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PSYB32 - 10-14.doc

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Connie Boudens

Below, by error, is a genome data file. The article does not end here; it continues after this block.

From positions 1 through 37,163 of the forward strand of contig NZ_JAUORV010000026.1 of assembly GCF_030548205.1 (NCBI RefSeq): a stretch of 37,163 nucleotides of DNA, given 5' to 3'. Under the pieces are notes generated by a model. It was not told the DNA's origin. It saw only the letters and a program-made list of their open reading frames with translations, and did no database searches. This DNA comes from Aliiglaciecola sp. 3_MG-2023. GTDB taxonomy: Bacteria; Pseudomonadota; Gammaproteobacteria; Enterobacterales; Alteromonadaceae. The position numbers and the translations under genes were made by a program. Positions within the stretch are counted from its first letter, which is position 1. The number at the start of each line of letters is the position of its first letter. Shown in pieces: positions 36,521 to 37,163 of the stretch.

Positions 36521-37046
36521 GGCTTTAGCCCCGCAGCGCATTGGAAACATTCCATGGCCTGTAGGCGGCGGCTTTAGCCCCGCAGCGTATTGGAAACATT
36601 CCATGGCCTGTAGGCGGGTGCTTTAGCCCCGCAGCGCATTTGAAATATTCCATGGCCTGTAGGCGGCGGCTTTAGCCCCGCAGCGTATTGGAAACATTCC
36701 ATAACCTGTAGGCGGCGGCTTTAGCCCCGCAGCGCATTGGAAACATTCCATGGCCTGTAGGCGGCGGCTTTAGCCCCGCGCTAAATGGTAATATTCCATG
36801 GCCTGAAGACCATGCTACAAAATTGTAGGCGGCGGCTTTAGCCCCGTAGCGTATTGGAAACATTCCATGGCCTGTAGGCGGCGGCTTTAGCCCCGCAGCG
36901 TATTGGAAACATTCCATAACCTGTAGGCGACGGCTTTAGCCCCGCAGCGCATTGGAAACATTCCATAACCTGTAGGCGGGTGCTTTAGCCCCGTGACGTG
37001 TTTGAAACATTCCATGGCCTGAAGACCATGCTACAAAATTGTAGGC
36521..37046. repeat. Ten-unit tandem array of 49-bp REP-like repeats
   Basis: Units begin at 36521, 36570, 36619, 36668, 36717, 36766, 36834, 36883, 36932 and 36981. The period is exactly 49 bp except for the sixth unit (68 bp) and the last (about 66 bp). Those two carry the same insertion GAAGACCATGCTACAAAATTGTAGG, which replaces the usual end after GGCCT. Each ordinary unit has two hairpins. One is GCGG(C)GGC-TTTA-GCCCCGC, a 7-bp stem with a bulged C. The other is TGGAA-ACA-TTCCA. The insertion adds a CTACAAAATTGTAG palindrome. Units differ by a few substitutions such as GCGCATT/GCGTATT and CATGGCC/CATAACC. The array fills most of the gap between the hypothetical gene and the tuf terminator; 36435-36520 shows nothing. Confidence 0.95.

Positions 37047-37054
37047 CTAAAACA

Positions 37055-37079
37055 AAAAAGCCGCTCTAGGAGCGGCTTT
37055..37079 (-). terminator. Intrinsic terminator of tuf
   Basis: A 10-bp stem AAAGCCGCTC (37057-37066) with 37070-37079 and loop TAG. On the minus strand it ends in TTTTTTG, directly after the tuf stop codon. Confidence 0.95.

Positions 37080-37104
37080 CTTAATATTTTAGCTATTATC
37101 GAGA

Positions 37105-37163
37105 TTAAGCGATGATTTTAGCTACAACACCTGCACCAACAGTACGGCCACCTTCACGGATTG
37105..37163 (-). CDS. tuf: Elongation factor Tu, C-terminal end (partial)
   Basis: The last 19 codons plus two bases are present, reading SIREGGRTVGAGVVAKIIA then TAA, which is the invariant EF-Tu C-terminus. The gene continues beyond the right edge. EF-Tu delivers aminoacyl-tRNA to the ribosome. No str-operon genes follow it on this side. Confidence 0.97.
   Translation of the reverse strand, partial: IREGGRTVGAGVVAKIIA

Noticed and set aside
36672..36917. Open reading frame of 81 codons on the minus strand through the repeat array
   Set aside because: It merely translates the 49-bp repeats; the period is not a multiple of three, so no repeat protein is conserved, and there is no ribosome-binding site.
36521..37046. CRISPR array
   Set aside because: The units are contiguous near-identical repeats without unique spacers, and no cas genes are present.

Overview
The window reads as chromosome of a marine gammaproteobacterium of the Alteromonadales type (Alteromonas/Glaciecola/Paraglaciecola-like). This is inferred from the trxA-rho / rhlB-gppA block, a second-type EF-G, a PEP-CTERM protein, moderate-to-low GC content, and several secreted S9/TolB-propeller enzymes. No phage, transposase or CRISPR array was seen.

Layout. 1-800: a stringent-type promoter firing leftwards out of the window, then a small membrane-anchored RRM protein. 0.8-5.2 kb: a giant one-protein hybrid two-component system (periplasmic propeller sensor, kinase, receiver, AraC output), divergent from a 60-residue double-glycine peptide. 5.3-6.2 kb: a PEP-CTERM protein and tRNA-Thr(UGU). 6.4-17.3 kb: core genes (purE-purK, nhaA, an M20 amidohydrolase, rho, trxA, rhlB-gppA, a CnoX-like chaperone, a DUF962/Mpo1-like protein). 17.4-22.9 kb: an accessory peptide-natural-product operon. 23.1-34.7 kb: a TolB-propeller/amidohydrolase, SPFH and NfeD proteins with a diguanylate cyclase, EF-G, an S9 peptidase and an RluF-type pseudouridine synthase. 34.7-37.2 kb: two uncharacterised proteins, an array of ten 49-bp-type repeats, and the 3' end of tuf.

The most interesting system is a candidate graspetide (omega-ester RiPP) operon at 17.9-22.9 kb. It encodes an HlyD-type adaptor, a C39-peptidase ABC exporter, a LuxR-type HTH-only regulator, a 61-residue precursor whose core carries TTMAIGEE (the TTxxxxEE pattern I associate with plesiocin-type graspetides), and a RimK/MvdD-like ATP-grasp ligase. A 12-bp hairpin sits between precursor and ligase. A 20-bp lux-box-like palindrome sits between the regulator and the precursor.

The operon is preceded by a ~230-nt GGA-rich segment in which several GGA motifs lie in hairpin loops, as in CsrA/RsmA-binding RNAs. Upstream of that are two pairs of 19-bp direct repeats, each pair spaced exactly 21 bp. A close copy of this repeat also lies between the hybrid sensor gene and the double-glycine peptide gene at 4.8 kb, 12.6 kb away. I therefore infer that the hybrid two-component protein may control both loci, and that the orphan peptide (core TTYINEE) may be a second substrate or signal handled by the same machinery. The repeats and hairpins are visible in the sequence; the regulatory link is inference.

The most prevalent explanation is that it is linked to a decrease in the number of daylight hours; seasonal affective disorder (SAD). A Study found that one in five people in an Inuit community were depressed. Icelanders go without light for many months in the winter, yet as a group, they have surprisingly low levels of SAD, 1.2%. Might have lower rate because they have adapted genetically to reduce sunlight and are somehow protected against SAD. CHRONIC MOOD DISORDERS: Cyclothymic disorder: the person has frequent periods of depressed mood and hypomania, which may be mixed with, may alternate with, or may be separated by periods of normal mood lasting as long as two months. during depression, they feel inadequate; during hypomania, their self-esteem is inflated. They withdraw from people, then seek them out in an uninhibited fashion. They sleep too much and then too little. The person with dysthymic disorder is chronically depressed – more than half the time for at least two years. insomnia or sleeping too much; feelings of inadequacy; ineffectiveness, and lack of energy; pessimism; an inability to concentrate and to think clearly; and a desire to avoid the company of others. Women are 2-3 times more likely than men. Many people with it have episodes of major depression, as well, a condition known as double depression. PSYCHOLOGICAL THEORIES OF MOOD DISORDERS: PSYCHOANALYTIC THEORY OF DEPRESSION: Freud; during the oral period, a child’s needs may be insufficiently or oversufficiently gratified, causing the person to become fixated in this stage. With this arrest in psychosexual maturation, the person may develop a tendency to be excessively dependent on other people for the maintenance of self-esteem. Freud hypothesized that after the loss of a loved one, the mourner first interjects, or incorporates, the lost person’ he identifies with the lost one, perhaps in a fruitless attempt to undo the loss. Because we unconsciously harbour negative feelings toward those we love, the mourner then becomes the object of his own hate and anger. The period of introjections is followed by a period of mourning work, separates himself from the person who has died or has died or disappointed him and loosens the bonds imposed by introjections. But the mourning work can go astray and develop into an ongoing process of self-abuse, self-blame and depression in overly dependent individuals. COGNITIVE THEORIES OF DEPRESSION: Beck’s Theory of Depression: depressed individuals feel as they do because their thinking is biased toward negative interpretations. The negative schemata acquired by depressed persons are activated whenever they encounter new situations that resemble in some way, perhaps only remotely, the conditions in which the schemata were learned. An ineptness schema can make depressed individuals expect to tail most of the time, a self-blame schema burdens them with responsibility for all misfortunes and a negative self-evaluation schema constantly reminds them of their worthlessness. Negative schemata, together with cognitive biases or distortions, maintain what Beck called the negative triad: negative views of the self, the world, and the future. The following describes the principal cognitive biases:
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